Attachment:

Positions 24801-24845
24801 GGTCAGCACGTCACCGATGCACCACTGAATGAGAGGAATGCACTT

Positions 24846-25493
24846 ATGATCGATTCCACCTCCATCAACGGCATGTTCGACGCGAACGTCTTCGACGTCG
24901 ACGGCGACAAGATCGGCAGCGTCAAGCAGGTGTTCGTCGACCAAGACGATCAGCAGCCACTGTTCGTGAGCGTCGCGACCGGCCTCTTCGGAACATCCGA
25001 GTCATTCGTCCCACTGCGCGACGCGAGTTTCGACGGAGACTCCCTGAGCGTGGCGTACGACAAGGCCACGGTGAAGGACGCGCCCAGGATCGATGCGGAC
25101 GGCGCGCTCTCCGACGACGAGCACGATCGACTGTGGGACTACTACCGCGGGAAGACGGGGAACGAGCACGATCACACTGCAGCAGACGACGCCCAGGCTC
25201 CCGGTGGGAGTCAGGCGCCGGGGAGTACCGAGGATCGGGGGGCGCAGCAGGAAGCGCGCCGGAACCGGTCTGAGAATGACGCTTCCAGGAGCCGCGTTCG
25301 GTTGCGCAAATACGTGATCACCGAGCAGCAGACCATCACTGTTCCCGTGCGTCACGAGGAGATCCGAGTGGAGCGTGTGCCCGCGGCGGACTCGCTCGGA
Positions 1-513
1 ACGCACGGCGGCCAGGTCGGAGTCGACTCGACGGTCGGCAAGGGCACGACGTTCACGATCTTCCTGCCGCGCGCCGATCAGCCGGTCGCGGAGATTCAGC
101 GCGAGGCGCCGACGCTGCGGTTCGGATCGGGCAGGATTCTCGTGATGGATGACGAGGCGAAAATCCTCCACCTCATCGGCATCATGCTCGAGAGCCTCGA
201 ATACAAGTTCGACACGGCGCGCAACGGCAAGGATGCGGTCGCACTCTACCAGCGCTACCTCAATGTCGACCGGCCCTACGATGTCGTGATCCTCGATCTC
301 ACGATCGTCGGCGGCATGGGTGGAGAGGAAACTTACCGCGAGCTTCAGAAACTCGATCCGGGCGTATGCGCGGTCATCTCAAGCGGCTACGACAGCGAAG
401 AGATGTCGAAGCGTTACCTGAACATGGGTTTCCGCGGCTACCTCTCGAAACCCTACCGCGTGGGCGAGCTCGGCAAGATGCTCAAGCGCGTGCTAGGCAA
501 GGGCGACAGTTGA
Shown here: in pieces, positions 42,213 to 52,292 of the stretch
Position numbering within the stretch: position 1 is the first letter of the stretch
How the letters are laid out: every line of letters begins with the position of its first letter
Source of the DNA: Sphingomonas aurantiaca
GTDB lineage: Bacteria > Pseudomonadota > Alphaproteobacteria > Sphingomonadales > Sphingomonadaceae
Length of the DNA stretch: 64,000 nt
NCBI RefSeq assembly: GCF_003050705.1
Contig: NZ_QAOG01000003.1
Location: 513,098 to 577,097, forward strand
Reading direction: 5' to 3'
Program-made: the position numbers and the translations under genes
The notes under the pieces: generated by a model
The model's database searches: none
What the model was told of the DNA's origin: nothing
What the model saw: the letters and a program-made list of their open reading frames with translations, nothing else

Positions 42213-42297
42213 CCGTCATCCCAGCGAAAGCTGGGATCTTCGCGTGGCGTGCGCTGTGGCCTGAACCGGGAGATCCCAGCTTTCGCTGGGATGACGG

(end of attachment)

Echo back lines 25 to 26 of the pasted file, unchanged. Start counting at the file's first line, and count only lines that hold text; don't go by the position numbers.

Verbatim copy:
Location: 513,098 to 577,097, forward strand
Reading direction: 5' to 3'